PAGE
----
Blaxstrom’s appearance is striking in and out of the ring. His tattoos send a message and are important in suggesting depth for his persona. They are marketable and a strong gimmick. They are however not a “gimmick” in the sense that he was tattooed when he thought being a wrestler was not a possibility in his life.
He has always been a wrestling fan, “As far back as I can remember my mom and her dad, my grandpa, both watched wrestling way way back,” Blaxstrom said. “I got the Hasbro figures [when] I was probably five years old. I didn’t really collect, but had the guys I liked or the guys that were interesting.”
Wrestling would remain his number one interest until his pre-teen years but he was well rounded. “I had a little interest in all sports growing up. I liked baseball, and hockey cards. I played lots of sports when I was a kid, too,”
Aside from athletics, the seeds of his future of tattooing were sowed in his childhood as well. “I loved Spider-Man as a kid and I would just try to draw Spider-Man all the time and colouring and stuff like that was always fun. I was never good at drawing people but I would always try.”
Although his attraction to wrestling would wane, the interest he replaced it with would set the stage for the confluence to come. “Around when WWF had its dip in that era in the ’90s, I also stopped watching completely. I kinda grew out of it… I got into punk rock at a really young age at 10. At that age punk rock is kinda cooler than Hulk Hogan. When I tuned into it randomly at 12, it looked [different] like chaos. It was so cool.” He had stumbled into the beginnings of the Attitude Era.
At the age of 14 is when Blaxstrom started his professional wrestling training. “I was wrestling for two years and I got my first tattoo. I was hanging out with some other wrestlers who were a little older and they got tattoos and I was just like, that’s cool, and the guys in my fav bands were tattooed up.”
The Mahwah, New Jersey, native began his in-ring career in 2001 with IWF New Jersey. He would continue to train in 2003 with CHIKARA until his career ended prematurely after only five years because of a Crohn’s disease diagnosis. It was then that he got serious about tattooing.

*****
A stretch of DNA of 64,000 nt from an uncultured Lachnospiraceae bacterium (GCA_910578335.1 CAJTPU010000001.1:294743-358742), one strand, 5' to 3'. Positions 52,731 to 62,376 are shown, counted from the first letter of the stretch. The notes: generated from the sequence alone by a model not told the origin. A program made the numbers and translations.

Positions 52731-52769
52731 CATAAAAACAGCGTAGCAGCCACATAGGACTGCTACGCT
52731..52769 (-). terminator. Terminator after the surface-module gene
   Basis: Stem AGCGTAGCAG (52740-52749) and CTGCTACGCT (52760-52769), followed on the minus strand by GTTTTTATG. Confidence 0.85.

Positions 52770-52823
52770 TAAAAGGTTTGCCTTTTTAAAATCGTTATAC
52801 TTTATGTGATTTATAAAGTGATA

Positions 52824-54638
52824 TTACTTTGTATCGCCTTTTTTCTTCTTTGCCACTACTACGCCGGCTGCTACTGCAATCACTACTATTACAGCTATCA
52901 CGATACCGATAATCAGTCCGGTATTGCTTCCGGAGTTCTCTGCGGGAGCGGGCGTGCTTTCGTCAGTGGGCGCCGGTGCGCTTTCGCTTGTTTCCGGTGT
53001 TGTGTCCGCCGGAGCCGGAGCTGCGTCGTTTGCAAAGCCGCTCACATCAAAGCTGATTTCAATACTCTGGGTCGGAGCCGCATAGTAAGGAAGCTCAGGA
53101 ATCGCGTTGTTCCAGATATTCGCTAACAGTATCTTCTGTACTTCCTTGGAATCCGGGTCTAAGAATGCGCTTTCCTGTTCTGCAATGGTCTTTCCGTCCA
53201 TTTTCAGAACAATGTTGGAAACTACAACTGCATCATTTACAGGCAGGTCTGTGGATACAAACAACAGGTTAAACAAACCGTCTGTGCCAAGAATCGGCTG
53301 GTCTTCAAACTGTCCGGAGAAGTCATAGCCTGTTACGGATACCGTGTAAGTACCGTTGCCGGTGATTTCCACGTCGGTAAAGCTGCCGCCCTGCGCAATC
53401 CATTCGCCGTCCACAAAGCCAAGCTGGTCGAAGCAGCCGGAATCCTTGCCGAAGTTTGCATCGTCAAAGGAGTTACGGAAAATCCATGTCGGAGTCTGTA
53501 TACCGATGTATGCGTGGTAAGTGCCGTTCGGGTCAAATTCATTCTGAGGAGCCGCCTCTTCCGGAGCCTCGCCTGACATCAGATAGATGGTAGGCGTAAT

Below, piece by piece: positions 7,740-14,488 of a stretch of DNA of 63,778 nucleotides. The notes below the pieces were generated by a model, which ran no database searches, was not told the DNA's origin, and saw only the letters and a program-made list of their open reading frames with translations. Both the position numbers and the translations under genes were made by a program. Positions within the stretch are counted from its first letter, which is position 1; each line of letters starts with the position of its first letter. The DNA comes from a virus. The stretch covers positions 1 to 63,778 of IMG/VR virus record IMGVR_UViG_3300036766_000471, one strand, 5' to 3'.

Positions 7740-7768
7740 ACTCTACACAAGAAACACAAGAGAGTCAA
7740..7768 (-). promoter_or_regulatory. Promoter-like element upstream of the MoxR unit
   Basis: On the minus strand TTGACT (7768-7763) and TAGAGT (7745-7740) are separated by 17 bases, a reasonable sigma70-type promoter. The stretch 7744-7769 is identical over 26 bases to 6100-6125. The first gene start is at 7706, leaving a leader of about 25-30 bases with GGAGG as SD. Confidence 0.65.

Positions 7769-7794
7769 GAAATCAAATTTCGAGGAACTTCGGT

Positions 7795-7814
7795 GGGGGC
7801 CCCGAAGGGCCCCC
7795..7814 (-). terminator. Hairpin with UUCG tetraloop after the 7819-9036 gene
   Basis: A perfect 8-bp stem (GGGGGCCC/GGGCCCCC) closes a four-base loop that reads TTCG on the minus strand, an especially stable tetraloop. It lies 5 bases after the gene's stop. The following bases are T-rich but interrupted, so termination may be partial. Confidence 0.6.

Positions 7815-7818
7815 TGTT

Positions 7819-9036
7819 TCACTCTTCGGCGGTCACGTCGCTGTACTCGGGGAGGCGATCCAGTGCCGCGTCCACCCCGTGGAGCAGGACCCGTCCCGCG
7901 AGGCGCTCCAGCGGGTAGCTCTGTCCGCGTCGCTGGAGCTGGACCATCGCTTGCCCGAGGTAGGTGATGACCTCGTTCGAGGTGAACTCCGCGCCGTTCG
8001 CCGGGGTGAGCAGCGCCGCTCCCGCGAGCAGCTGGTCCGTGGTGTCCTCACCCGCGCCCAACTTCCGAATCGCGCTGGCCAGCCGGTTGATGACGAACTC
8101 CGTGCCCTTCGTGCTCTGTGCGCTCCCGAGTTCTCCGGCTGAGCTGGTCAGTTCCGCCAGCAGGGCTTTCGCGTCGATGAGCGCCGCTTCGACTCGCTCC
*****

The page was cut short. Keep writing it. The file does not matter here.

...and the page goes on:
“I got a sleeve done and it was mesmerizing to me. I was in my early twenties when I really started thinking that would be a really cool job to do. [At 17] I was working in tattoo shops but I wasn’t tattooing yet.”
Although he had no formal training in art, Blaxstrom honed his craft seriously. At the age of 24, after paying his dues in the industry, he became a tattoo artist himself. “Tattooing has parallels to pro wrestling in respecting and protecting the business.”
Years later, after tattooing full-time for years, Blaxstrom was once again cleared to try his hand at competing in the squared circle. It was thanks to medical marijuana that Crohn’s was put into remission. He took up wrestling again this time under the tutelage of Damian Adams. Upon his return, his tattooing would prove to be a gimmick table asset.
For a pro wrestler, it is important to leave the fans with an impression. Blaxstrom’s appearance is unusual from top to bottom, literally and figuratively. His head is bald and tattooed, his eyes are piercing, and the massive face encompassing the entirety of his torso is as fearsome as it is surreal. “That’s one of my points of interest with fans. They remember the demon face.” For merchandise, he has stuck to the basics thus far: T-shirts and 8×10 photos.
But attracting people to his table to sell is easy. “People like to take pictures with me because it’s something they don’t see everyday, someone who looks like me.”
Although his tattoos are emphasized on his shirts and photos, he intends to expand. “I should have more merch pertaining to stuff like that. I want to get little temporary tattoos but I’ve had trouble finding a place that makes custom ones at a good price.”